Pound for pound, the amoeba is the most vicious predator on Earth!
Alba Longa, released by Quined Games, is a game where players are competing to be the first played to achieve two conditions: 10 monuments and 16 population. One of its central mechanisms centers around the use of dice, and it was hopes about that mechanic that originally attracted me to this game. Dice manipulation intrigues me but, with the exception of Troyes, released last year, I have not found most of the other dice-based Euros interesting enough to explore past the first handful of plays. Unfortunately, it looks like Alba Longa is in the latter category, and at this time I do not plan on adding Alba Longa to my collection.
The dice rolling system is fairly straightforward. Starting with the first player, each player rolls a group of four dice. Each of these dice is associated with the color of a place where you can assign, and thus define, workers as soldiers, priests, merchants, or quarry workers. The player who rolls these dice can then selects one of the dice and then assigns workers to the location associated with that die. Each other player has an option of buying the other dice, and then die rolling passes to the next player. Once it comes back around to the first player again, they can choose to continue rolling, paying money this time, or pass, and this continues until all players have passed or no longer have any workers to assign. This is only changed during a “harvest round” when a player can use any rolled dice to add to the number of farmers they produce.
After this occurs, each player resolves each of the different types of workers, with soldiers being the most complicated and inserting a little bit of interaction into the game. Each player uses a set of cards to determine who they are attacking with their soldiers (the soldiers defend their city automatically) and then, after the attacks are revealed, get to pick a hero card to use to help in their attack and defense. Based on the amount the attack exceeds the target’s defense, the target can have up to 4 workers “sabotaged”, either removing them from their assigned spot, or knocking them down and reducing their capability. This is actually one of the parts that concerns me the most, as I see little reason for trailing players not to simply use any assigned soldiers to relentlessly attack the leader since there is no direct advantage to launching a successful attack and thus no real reason to attack players who are trailing. This is compounded by the fact there is no subtlety in determining who the leader is and thus it is fairly obvious who to attack on any given round.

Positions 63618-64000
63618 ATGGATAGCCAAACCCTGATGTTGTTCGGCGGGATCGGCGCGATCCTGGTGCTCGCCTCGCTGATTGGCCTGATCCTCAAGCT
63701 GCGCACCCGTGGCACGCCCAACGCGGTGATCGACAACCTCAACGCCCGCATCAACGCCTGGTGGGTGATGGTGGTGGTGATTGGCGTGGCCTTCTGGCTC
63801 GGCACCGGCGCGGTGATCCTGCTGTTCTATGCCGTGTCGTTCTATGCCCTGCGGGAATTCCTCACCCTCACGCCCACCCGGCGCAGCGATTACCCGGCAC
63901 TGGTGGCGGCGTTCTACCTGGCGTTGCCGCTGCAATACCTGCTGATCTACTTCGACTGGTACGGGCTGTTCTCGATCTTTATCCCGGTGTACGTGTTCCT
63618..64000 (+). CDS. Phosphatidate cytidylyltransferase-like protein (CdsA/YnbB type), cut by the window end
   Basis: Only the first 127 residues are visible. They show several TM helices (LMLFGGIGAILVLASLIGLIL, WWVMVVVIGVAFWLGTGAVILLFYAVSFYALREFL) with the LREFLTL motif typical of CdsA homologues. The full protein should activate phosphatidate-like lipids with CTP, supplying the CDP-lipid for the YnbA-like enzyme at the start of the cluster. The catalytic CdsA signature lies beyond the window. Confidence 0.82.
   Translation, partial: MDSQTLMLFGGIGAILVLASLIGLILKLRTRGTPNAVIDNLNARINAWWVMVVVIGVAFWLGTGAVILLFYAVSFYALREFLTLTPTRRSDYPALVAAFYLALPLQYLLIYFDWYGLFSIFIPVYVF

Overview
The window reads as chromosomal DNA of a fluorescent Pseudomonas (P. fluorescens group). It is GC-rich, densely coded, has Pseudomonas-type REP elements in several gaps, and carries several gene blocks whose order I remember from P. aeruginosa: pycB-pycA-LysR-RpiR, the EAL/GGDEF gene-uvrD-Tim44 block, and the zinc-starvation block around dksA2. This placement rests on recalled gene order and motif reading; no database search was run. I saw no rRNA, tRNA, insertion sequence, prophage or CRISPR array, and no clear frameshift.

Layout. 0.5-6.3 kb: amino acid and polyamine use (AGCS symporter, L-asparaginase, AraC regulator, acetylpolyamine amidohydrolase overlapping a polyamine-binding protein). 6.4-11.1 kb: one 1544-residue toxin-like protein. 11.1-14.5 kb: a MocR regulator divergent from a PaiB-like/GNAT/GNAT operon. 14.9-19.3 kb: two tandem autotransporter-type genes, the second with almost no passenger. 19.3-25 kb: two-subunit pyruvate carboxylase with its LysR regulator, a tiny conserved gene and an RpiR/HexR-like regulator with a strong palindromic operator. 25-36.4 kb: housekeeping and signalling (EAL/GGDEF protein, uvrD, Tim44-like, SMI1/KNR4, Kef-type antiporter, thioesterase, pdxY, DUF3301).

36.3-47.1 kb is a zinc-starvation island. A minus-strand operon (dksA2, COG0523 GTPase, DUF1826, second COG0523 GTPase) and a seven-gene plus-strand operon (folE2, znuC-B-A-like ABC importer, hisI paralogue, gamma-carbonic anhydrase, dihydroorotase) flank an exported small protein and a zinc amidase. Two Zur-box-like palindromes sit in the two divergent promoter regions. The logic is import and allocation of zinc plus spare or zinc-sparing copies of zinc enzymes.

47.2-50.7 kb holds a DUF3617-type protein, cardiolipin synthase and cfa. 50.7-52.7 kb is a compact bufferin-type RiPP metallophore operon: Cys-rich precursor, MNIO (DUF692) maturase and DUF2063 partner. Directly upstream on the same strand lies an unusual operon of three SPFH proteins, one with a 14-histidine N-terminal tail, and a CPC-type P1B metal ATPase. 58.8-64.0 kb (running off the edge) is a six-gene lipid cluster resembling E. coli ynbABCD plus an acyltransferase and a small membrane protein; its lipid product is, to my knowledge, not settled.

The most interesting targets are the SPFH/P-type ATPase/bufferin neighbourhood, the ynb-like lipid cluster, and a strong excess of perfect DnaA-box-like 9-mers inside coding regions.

The rest of the actions are fairly by-the-numbers resource generation. Merchants generate money, quarry workers generate monuments, priests generate worship level, and farmers generate food. How much food the farmer’s generate is determined by whether they are sabotaged, which reduces the amount they generate, and if the year is dry, normal or wet. Worship level can be spent to increase the size of the harvest as well as getting one of three bonuses that is determined by randomly drawing a card from the top of the “Blessings of the God” deck. The food generated is needed to pay current workers, with any excess being used to buy workers for further rounds.
So I am not particularly impressed by the game. The take that city attack element seems to be problematic in its lack of effective decision making, and the rest of the game isn't nuanced enough for me to find it interesting. I am sure that it is does have a market, probably in the segment for those who like lighter dice games with a bit of take that thrown in, but I am not that market. I was hoping for meaty, interesting decisions but Alba Longa is much too straightforward to provide the sort of experience that I am looking for. Too bad.